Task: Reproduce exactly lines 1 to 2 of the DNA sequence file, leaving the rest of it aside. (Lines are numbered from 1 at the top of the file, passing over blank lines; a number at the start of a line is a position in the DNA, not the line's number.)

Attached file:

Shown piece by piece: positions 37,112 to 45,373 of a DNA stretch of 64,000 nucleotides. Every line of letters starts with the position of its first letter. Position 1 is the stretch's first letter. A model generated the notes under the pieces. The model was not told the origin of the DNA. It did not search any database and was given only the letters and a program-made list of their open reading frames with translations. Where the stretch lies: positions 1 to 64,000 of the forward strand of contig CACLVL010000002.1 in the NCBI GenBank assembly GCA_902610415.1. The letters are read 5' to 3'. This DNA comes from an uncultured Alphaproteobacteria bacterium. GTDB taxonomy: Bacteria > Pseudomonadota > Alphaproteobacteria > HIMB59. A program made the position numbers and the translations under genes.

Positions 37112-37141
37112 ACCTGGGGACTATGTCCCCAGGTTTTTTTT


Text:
Shown piece by piece: positions 37,112 to 45,373 of a DNA stretch of 64,000 nucleotides. Every line of letters starts with the position of its first letter. Position 1 is the stretch's first letter. A model generated the notes under the pieces. The model was not told the origin of the DNA. It did not search any database and was given only the letters and a program-made list of their open reading frames with translations. Where the stretch lies: positions 1 to 64,000 of the forward strand of contig CACLVL010000002.1 in the NCBI GenBank assembly GCA_902610415.1. The letters are read 5' to 3'. This DNA comes from an uncultured Alphaproteobacteria bacterium. GTDB taxonomy: Bacteria > Pseudomonadota > Alphaproteobacteria > HIMB59. A program made the position numbers and the translations under genes.

Positions 37112-37141